Everyone needs a little grace. But how much is too much?
As someone who has had a share of bad friends in life and has also been a bad friend a few times, I like to think it’s only right to give people chances. Matthew 18:21-22 seems to support this notion:
21 Then came Peter to him, and said, Lord, how oft shall my brother sin against me, and I forgive him? till seven times?
22 Jesus saith unto him, I say not unto thee, Until seven times: but, Until seventy times seven.
The beautiful thing about these verses is that they show that in spite of our flaws, we can still readily receive the gift of forgiveness and enjoy meaningful friendships with each other.
In the end, we’re all just imperfect people trying to love other imperfect people, and what better way to learn than from the source of love Himself?
Learning how to forgive is not only beneficial to our offenders but also healing to ourselves. Does this mean that we should keep holding onto relationships regardless of how many times we are hurt?
Well, not necessarily.
After some personal reflection and research, I’ve come to find that there may be times when it may be best to walk away from a friend.
Here are three of those instances.
When You Can’t Cooperate
Finally, all of you, be like-minded, be sympathetic, love one another, be compassionate and humble. – 1 Peter 3:8
Just recently, I ended a friendship that was very dear to me. After several attempts at making things work, I’d come to realize that our friendship suffered from one grave flaw: poor cooperation.
My constant misinterpretation of my friend’s bluntness and abruptness for a lack of care combined to his impatient and callous attitude towards my concerns made for a disastrous pairing.
The final straw for me, however, was realizing that I was never going to feel appreciated in this friendship; instead, I’d be housing a thousand ignorant offences in my heart for the fear that they would either go unheard or be ignored.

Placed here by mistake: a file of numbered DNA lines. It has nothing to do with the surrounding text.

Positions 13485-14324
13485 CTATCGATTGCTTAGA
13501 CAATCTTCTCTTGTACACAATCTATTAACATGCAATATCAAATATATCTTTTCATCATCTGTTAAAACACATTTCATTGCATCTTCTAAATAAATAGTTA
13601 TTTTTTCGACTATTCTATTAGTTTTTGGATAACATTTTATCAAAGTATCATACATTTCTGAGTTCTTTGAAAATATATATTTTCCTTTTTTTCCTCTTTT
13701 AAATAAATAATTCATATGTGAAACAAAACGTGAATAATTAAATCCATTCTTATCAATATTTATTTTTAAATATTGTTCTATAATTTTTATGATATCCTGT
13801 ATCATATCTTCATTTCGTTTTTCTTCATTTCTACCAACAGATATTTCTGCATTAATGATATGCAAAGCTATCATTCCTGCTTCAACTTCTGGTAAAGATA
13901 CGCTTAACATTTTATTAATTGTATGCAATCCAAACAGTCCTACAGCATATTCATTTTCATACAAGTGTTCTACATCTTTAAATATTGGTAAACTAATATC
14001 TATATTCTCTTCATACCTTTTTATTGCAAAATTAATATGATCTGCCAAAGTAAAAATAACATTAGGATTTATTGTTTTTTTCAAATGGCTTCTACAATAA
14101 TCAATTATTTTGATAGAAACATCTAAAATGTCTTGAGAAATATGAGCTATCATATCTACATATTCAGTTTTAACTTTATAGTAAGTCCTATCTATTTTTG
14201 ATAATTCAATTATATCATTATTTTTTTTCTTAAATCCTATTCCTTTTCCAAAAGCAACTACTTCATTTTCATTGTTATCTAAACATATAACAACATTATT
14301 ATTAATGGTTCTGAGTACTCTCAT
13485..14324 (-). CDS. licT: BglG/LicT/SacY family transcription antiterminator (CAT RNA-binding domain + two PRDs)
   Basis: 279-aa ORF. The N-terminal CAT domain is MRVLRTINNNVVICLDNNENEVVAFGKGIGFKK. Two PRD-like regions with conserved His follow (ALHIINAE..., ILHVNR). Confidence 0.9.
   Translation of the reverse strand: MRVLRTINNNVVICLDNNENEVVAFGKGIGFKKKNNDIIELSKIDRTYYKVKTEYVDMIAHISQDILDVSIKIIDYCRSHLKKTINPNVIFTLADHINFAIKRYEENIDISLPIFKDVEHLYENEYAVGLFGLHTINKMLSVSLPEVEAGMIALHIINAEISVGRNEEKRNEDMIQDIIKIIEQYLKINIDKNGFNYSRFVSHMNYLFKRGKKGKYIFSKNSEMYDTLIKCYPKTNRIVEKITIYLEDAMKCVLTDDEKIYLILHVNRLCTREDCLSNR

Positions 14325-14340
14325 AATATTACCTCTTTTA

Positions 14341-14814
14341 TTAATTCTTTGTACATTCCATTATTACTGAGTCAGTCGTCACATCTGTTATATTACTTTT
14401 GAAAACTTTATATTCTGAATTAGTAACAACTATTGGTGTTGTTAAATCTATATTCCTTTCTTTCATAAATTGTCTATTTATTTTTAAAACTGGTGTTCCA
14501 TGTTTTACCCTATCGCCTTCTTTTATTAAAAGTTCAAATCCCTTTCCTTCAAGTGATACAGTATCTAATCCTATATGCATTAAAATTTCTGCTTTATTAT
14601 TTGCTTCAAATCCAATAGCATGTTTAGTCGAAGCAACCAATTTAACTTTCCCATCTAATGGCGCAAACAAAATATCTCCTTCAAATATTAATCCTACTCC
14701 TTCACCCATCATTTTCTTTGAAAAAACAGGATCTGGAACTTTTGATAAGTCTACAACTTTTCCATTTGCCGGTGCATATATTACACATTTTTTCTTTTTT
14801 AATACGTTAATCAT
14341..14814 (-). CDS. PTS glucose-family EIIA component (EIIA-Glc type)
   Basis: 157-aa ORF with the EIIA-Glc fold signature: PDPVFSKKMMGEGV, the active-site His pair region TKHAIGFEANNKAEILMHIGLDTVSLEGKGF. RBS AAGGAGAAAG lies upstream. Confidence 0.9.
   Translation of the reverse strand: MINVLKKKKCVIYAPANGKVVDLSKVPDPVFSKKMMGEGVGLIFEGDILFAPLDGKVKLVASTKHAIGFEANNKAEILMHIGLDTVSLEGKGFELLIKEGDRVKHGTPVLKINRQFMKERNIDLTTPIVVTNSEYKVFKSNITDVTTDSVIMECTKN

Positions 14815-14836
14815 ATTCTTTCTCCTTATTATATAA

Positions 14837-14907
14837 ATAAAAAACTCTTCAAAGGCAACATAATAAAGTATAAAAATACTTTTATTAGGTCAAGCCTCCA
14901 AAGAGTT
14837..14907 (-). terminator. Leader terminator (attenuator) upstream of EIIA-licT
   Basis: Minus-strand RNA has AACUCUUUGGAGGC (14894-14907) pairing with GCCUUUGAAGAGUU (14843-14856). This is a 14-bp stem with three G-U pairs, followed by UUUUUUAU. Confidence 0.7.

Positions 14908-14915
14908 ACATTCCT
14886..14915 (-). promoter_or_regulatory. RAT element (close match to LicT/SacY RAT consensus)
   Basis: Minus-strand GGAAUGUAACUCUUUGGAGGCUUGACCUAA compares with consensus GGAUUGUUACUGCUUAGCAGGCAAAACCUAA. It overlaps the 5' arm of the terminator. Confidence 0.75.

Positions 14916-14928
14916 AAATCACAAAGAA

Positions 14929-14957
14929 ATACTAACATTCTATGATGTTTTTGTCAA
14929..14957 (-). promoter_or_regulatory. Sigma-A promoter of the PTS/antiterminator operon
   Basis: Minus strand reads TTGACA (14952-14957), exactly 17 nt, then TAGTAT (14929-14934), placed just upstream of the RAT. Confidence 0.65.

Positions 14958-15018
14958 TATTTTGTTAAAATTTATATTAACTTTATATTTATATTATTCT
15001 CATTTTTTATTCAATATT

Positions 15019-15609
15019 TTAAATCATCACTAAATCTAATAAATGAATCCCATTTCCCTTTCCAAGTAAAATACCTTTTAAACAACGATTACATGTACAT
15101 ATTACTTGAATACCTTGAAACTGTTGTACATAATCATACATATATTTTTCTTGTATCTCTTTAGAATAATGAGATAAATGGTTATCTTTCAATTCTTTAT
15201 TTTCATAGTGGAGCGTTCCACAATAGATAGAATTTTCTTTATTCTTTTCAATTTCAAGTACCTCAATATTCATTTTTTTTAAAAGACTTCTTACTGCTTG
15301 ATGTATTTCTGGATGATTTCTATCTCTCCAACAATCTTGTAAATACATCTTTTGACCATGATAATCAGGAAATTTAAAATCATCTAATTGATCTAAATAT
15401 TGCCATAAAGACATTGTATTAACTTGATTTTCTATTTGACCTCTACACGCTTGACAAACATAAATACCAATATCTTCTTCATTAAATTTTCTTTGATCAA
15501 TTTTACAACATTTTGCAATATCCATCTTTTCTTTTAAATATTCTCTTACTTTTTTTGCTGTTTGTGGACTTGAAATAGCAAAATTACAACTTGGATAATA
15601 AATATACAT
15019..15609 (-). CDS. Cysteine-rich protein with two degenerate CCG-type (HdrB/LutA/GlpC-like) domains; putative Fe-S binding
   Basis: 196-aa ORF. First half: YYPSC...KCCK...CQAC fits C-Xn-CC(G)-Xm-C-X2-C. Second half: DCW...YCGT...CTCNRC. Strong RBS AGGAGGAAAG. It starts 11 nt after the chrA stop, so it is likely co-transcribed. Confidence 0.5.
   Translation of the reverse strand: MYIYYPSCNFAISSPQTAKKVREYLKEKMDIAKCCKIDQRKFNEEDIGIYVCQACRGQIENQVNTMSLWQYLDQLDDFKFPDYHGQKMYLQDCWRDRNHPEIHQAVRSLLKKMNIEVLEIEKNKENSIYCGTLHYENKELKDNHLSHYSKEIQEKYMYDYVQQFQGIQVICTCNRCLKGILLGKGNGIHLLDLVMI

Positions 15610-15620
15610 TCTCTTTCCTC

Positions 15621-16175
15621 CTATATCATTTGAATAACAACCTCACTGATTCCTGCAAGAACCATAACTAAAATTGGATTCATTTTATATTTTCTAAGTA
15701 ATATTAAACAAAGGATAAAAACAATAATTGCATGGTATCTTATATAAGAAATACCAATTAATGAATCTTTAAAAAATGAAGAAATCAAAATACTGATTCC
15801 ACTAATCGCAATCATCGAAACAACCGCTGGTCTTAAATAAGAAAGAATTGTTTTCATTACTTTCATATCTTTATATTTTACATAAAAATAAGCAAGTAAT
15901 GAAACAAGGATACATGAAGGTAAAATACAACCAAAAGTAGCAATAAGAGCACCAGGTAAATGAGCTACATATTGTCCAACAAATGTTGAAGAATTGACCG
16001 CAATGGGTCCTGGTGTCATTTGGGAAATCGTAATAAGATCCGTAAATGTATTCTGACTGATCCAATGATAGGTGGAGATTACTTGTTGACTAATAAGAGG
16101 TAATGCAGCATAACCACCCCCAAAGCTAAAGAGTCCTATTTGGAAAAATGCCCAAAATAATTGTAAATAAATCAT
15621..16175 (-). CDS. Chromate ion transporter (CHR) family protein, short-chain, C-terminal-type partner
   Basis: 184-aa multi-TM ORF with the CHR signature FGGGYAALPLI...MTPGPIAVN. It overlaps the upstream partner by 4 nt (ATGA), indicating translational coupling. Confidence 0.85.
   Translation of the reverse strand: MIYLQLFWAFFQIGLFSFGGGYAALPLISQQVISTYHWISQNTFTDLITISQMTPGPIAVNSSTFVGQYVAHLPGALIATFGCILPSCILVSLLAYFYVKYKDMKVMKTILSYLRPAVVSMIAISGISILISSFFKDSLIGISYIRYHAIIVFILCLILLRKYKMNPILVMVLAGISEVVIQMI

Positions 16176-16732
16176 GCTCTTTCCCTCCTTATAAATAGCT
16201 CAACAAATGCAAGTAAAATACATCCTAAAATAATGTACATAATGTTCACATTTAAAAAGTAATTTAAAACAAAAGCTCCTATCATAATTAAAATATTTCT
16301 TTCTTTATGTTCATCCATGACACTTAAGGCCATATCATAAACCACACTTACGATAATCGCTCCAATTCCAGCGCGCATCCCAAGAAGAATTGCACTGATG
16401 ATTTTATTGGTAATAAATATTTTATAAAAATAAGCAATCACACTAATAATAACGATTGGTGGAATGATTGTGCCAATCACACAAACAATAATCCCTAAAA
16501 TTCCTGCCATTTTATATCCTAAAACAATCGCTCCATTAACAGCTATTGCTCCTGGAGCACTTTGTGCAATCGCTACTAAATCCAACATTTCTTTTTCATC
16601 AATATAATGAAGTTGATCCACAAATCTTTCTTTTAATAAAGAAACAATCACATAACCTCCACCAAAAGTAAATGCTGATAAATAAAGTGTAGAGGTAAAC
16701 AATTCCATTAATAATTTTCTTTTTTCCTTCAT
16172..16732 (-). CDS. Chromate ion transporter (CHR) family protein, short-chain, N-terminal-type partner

At first, I had questioned my decision to call it quits, but after a bit of reflection, I came to find that we just weren’t compatible. In other words, we both lacked the “like-mindedness” we were called to have in Christ and failed to treat each other with the kindness and compassion we ought to have.
When You Aren’t Improving
As iron sharpens iron, so one man sharpens another. – Proverbs 27:17 NIV
I’ll admit. As an emotional person, I don’t usually take too kindly to criticism, but even I can see that just a little of the right kind can help one grow exponentially.
A perfect vehicle for this kind of growth is friendship. While all friendships require some level of gentleness and understanding, there comes a time when some harsh truths must be told, and who better to tell them than a friend?
Whether we like to admit or not, we all have a few things about ourselves that could be changed or improved. But without another pair of eyes, we may be tempted to trust our own sometimes skewed perceptions of ourselves and miss the opportunity to become better people.
A good friend will want to see you grow and won’t shy away from telling you the truth. He will also consider the way he goes about doing so.
When You Are Changing
Do not be misled: “Bad company corrupts good character.” – 1 Corinthians 15:33
Friends can make you change for the better. They can also make you change for the worse. I, for one, can attest to this.
Only two years ago, I found myself in a friendship where other people’s flaws were constantly at the forefront of conversation. Over time, I become increasingly paranoid and distrustful, and consequently, a few of my most meaningful bonds were fractured.
The change had been so subtle that I could hardly tell where it originated from, but it was only a matter of time before the full truth would come out, that the friend that had instilled so much fear and doubt in me, in fact, was the one I needed to avoid the most.
This is, perhaps, a perfect example of how “bad company corrupts,” as the above verse sternly warns. This is why we should always be mindful of the friendships we choose to entertain.
Are you considering letting a friend go? Then ask yourself these three questions:
Do you feel your collaborative efforts are wasted?
Are you becoming a better person?
Are you changing in a way you don’t like?
Then it may be time to part ways. But fear not! As sad of an occasion this may be, there are plenty of people out there waiting to welcome you into their worlds, and in heaven, a faithful Friend waits for you.